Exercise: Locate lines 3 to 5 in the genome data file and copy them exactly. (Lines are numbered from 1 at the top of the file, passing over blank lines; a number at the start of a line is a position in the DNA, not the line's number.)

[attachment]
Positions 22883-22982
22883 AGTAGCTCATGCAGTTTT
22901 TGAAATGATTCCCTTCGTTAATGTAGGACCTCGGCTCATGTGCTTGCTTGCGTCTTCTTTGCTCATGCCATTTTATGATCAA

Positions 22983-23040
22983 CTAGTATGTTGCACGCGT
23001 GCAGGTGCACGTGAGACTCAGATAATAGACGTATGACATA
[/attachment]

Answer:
22901 TGAAATGATTCCCTTCGTTAATGTAGGACCTCGGCTCATGTGCTTGCTTGCGTCTTCTTTGCTCATGCCATTTTATGATCAA

Positions 22983-23040
22983 CTAGTATGTTGCACGCGT